Bitcoin was the world’s first cryptocurrency, whose foundations were based on the principles of the Blockchain Technology. Prior to Bitcoin, a number of other cryptocurrencies existed, but many of the users constantly reported on the double spent problem. This vulnerability in the earlier cryptocurrencies was most exploited by the hackers. With its immutable Ledger, Bitcoin effectively solved the double spent problem. Even the year 2009 was somewhat favourable for the initiation of such an era of cryptocurrencies, as in 2008 itself, the world had experienced an economic crisis. Followed by which a number of other cryptocurrencies where developed. Some of the most prominent ones being Ethereum, Ripple, Litecoin, EOS, Cardano, etc. However, the architectural framework of Ethereum and EOS blockchain is very similar to each other. In this Ethereum vs EOS article, let’s figure out the differences between the two.
The actual working model behind both the Blockchain networks is vested completely with the creation as well as the improvement of the Smart Contract functionality. Although Ethereum is far more superior than EOS with respect to the market dominance, due to the bottlenecks experienced by the Ethereum Blockchain, the goal of EOS is to overcome all the drawbacks of Ethereum for a highly efficient implementation of the smart contracts functionality.
The Ethereum blockchain was mainly developed to provide an environment to run Smart Contracts, but due to the exponential rise in the transactions with the increased popularity of Decentralised Applications, the Ethereum Network experienced a high traffic in its network. This scalability issue is taken into account by the EOS community and they have improved on the attribute.
Ethereum incorporates the proof of work mechanism for the mining purpose. The mining activity is becoming Centralised as few mining pools cover more than 50% of the total network. This has been overcome by the EOS, as there are only 21 equal priority nodes and hence effective Decentralization is achieved.
Both of the founders are looking to solve a similar problem. The only feature that differentiates the two, is their strategies to implement the same. While Vitalik is famous for his bizarre nerdy characteristics as a child, Dan Larimer has been alleged as a scammer. Also, his project EOS.IO is also rumoured as a scam. Nevertheless, both the Blockchain are on a head to head competition and are highly potent.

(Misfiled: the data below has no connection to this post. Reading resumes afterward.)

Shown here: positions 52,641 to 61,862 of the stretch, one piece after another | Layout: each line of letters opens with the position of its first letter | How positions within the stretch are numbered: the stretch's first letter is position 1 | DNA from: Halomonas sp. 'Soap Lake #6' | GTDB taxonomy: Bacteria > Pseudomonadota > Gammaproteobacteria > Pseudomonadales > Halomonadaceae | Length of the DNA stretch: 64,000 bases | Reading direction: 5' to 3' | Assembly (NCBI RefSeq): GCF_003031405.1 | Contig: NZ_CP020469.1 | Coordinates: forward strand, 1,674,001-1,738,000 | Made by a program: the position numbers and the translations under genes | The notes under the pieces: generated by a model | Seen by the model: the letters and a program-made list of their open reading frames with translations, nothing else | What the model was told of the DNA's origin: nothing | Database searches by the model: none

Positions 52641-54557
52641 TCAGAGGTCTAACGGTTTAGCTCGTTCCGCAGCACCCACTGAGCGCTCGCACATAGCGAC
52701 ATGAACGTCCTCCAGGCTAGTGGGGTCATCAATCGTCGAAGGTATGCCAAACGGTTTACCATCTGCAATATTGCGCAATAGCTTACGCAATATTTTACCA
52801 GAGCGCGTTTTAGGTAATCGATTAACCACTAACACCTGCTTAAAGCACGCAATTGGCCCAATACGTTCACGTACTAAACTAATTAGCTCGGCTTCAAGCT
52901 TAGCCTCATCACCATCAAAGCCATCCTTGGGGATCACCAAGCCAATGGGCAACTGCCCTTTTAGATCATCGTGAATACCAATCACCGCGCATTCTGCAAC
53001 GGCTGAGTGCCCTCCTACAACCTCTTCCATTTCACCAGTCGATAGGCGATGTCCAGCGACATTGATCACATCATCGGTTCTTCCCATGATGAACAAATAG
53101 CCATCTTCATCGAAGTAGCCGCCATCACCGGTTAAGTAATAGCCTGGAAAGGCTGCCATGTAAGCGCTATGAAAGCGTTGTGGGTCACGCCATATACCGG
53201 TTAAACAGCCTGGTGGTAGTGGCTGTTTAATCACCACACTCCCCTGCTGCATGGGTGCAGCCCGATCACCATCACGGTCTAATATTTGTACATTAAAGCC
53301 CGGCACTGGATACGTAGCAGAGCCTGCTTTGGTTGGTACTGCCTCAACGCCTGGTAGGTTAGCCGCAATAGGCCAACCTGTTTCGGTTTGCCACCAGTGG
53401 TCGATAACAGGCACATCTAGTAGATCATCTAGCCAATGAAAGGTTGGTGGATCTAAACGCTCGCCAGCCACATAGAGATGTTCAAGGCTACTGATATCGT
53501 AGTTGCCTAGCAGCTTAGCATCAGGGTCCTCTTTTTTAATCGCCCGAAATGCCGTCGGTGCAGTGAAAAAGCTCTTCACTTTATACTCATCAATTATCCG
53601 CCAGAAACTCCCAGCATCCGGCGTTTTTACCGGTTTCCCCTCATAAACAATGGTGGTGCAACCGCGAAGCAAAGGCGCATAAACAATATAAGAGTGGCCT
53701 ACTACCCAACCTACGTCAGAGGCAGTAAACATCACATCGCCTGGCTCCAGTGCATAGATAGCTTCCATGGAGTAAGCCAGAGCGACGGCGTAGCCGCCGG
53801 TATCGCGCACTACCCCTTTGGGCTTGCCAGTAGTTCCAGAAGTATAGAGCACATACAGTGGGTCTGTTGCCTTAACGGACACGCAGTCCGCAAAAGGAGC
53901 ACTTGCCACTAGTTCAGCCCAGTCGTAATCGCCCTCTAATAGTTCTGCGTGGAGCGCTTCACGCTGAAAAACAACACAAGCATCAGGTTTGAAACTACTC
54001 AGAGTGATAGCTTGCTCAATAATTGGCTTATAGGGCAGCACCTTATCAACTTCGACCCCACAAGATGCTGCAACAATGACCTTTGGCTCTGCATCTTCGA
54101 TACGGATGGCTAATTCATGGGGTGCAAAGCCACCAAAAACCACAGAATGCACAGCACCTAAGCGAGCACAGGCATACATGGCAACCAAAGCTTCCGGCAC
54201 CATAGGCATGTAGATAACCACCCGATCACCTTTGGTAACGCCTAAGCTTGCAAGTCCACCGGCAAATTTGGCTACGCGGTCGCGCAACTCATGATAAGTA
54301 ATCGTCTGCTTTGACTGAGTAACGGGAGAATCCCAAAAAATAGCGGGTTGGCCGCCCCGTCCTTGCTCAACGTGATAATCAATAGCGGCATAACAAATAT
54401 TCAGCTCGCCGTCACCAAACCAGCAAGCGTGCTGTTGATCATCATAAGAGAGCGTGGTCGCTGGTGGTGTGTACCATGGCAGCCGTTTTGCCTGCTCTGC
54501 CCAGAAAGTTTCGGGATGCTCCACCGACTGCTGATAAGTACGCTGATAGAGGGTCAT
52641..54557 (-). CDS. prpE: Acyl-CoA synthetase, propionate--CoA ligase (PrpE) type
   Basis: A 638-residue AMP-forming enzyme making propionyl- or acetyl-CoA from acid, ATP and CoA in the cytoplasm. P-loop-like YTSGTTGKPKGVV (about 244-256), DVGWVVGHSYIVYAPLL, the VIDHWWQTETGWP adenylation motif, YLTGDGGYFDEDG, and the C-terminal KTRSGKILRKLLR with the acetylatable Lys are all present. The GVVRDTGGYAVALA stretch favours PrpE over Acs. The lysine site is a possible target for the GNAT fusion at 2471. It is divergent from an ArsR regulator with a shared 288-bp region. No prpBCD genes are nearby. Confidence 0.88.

It estimated that the EOS community managed to raise a whopping $4 billion in its ICO, due to which speculations are on a rise, as people are questioning about the use of such huge amount. It is common sense that we don’t require $4 billion to develop and maintain a project. This is a very huge amount when compared to that of the Ethereum.
EOS has experienced a widespread adoption by a number of venture capitalist as well as the public, prior to the launch of the main net itself, this is very rare in the crypto community. The investments pushed the market capitalization of the EOS Blockchain up to $17 billion, prior to the launch of the end product itself. Nevertheless, Ethereum dominants when the popularity is viewed from a broader mindset.
The Ethereum Blockchain incorporates something known as gas price with each and every transaction for its faster confirmation. Hence every user needs to pay some gas price for every transaction there undertake on the Ethereum network. On the contrary, the EOS blockchain community claims for, the confirmation of all the transactions, completely free of cost. Although Ethereum might be the second most valued cryptocurrency EOS, with its amazing features, if implemented in a proper way, might overtake it.
The Ethereum network was launched in the year 2015, but EOS has been launched very recently in 2018. EOS could surpass Ethereum, if it could serve thousands of EOS transactional confirmations per second, instantly with free of cost. The Ethereum network is still stuck with 15 transactions per second. However, even Ethereum is also future ready with its four proposed models to tackle scalability, with Plasma and Sharding being the two prominent one.